Fabulous Beast

Choreographer Michael Keegan-Dolan interprets Stravinksy in Belfast

Fabulous Beast Dance Theatre visit the Grand Opera House in Belfast with imaginative interpretations of two of Igor Stravinsky’s most iconic scores: The Rite of Spring and Petruska.

Their eye-opening interpretations of music through dance and theatre have attracted awards and critical acclaim. Such kudos could be given to this company if assessed for originality alone.

As it happens, in addition to director and choreographer Michael Keegan-Dolan’s fresh approach to movement, he has assembled a very fine company of dancers, all of whom are supremely skilled in delivering the surprising, complex and innovative choreography in these works.

It absolutely is Keegan-Dolan’s dancers that give these interpretations their edge. And, as opposed to the regimented, classically informed or acrobatic movement of even the most avant-garde dance companies, these Stravinsky pieces allow the physical personality of each dancer to emerge.

There are fascinating, small differences in the way the dancers execute their moves, even in ‘unison’ passages. The result is fluidity and spirit; a personality to the works that is infectious and beguiling, most particularly in The Rite of Spring, which is performed first.

An introduction is delivered by an actor from the company, in front of the curtain: 'On yonder hill, there sits a hare...' Once the curtain opens, and the music of Stravinsky takes over, the narrative proceeded in much less direct ways.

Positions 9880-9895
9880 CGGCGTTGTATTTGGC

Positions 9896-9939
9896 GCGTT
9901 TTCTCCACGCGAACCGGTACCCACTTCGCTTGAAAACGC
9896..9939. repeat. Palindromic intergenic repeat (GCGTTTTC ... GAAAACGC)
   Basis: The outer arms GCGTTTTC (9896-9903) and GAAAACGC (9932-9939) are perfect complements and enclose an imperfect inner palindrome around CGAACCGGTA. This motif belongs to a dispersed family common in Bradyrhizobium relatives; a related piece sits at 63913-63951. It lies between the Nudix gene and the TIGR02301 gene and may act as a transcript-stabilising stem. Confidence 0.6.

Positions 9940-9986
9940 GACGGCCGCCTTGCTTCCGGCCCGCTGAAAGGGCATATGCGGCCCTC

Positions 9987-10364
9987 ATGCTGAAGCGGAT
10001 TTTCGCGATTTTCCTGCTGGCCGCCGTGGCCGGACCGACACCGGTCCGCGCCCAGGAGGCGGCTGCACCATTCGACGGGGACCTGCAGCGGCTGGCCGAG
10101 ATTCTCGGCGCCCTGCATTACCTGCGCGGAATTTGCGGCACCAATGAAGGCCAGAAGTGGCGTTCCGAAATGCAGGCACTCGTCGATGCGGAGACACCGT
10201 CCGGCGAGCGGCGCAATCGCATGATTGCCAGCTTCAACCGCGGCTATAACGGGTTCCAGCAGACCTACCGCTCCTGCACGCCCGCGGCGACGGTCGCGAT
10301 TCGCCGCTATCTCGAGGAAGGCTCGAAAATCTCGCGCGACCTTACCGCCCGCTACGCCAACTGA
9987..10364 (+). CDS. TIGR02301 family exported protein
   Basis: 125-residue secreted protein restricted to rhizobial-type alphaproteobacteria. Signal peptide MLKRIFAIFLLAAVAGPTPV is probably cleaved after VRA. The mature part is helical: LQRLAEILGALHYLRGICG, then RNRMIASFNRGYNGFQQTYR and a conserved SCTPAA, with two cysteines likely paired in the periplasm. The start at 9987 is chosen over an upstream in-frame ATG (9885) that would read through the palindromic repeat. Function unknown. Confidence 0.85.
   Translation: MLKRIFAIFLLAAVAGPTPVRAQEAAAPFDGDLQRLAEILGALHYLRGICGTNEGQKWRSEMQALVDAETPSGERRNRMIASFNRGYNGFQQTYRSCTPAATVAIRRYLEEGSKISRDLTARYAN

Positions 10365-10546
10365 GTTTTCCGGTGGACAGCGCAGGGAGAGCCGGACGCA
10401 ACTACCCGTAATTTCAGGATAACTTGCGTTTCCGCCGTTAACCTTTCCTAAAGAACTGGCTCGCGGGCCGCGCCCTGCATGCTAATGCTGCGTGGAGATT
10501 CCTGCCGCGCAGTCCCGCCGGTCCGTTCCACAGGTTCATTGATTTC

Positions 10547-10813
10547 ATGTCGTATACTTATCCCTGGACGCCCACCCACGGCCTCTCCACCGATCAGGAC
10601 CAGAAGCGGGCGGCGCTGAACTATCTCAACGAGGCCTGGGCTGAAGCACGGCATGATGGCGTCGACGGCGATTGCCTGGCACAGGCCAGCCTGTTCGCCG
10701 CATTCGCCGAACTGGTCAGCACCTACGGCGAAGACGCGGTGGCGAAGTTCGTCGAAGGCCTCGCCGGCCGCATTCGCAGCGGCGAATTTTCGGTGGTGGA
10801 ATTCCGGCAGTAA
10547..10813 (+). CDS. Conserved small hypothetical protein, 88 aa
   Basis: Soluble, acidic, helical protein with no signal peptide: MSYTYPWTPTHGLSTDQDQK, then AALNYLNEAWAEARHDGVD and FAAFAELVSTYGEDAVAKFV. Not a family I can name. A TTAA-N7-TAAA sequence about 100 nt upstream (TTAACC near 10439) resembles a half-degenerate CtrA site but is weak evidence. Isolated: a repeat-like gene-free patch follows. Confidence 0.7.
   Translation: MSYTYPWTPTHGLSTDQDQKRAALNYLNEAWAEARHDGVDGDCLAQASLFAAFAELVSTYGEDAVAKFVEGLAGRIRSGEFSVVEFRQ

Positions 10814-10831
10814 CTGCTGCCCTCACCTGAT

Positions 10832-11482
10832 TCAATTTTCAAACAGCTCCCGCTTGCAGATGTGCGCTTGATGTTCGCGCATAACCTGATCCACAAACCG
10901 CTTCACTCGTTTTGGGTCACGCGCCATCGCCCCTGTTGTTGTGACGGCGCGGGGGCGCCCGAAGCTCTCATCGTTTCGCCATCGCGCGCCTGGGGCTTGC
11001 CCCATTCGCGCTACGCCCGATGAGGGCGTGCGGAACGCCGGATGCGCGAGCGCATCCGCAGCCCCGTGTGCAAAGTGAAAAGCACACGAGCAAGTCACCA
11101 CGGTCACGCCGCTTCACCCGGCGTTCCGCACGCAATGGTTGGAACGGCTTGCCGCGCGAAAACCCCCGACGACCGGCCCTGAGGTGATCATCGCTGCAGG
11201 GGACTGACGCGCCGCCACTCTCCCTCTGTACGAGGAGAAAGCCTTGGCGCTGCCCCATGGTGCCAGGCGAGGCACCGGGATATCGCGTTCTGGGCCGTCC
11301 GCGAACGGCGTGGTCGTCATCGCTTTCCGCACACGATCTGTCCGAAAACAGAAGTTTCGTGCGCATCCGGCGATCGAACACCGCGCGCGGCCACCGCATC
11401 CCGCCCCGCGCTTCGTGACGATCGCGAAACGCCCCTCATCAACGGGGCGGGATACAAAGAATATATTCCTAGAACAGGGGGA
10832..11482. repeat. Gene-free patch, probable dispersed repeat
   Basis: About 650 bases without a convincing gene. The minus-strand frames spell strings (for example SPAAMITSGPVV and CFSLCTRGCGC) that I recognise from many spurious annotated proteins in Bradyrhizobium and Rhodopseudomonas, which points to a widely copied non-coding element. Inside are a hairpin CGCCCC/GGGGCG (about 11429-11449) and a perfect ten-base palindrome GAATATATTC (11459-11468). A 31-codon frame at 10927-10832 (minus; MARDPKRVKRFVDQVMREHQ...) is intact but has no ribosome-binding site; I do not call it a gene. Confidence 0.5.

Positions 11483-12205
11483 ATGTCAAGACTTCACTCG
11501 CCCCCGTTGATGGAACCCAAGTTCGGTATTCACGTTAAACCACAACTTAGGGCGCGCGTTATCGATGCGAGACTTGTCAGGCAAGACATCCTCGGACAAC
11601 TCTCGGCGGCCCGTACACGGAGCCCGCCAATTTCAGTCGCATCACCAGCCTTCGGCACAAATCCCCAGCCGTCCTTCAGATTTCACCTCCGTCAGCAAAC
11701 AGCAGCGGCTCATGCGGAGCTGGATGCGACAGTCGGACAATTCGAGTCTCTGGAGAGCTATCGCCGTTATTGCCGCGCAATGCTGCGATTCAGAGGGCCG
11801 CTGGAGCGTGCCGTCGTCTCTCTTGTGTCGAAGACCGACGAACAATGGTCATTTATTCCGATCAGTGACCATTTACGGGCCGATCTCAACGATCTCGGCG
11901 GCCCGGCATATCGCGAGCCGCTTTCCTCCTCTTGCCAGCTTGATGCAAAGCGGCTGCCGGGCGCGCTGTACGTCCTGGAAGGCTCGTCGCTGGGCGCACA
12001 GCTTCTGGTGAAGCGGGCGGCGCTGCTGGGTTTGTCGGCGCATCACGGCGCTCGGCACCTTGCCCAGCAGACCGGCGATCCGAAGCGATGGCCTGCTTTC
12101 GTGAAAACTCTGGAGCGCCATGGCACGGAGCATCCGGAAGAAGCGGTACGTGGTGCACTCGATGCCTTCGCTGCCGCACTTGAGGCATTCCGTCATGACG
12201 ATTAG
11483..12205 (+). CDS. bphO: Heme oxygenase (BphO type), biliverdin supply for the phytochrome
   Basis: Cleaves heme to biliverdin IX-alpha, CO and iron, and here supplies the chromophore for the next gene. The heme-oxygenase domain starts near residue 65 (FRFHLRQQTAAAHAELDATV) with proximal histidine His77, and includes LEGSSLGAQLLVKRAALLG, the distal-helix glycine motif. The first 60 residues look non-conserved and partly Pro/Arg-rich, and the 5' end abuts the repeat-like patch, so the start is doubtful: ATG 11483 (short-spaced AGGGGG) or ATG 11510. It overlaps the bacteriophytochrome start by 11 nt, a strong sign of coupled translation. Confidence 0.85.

The mysterious figure of an old woman appears, along with men carrying boxes, each marked ‘fragile’. When the meandering opening theme breaks into Stravinsky’s fierce irregular rhythms, the performers move in perfect synchronicity with the accents, stamping or jumping on each one.

Throughout the work, cross rhythms, shifting meters and melodic patterns are delineated with movement in exact reflection of the rhythmic pulse and melodic impulse. Each dancer knows the score, quite literally, with the forensic clarity of a conductor, and the power of this reflects the power of Stravinsky’s notation.

As well as the basic original narrative of the Rite – which is about the earth forces of spring interpreted through pagan ritual – this production takes on what seem to be social and ecological issues, a logical enough extension of the original.

Sexual violence is portrayed; power plays, machismo, and the dynamic of weak versus strong, along with metaphors of hares and dogs. The original outline is here as well, including a rather graphic representation of the concept of ‘becoming one with the earth’ (simulated sex with the floor).

The section in which the male dancers strip naked, and exchange their dull clothes with flowery dresses, can be read on a number of levels. The thought-through choreography is matched by technically excellent props; especially the hare and dog heads, which have a beautiful, disturbing realism about them.

The second half of the evening is Petrushka, which is rather less directly connected to the original. The Old Woman character re-appears seated on a high pillar; a puppet master of sorts. This interpretation engages mainly with the emotional concepts of the work, themes of alienation, transformation and emotional authenticity.

Again, Fabulous Beasts’ dancers bring a terrific energy and individuality to Keegan-Dolan’s choreography, but, although charming in its way, Petrushka is a much less challenging work that Rite, and his attempts to draw connections between the two pieces seem forced and unnecessary. It may have been better to present them in reverse order, which would have, in fact, been chronological in terms of their composition.

Regardless, this is a company and a concept to be reckoned with. Rumour has it that Fabulous Beast is working on a new interpretation of Swan Lake. Imagine what that will look like, because you can be sure Michael Keegan-Dolan already has, and it is certain to be fabulous.

Visit the Grand Opera House website for information on forthcoming events.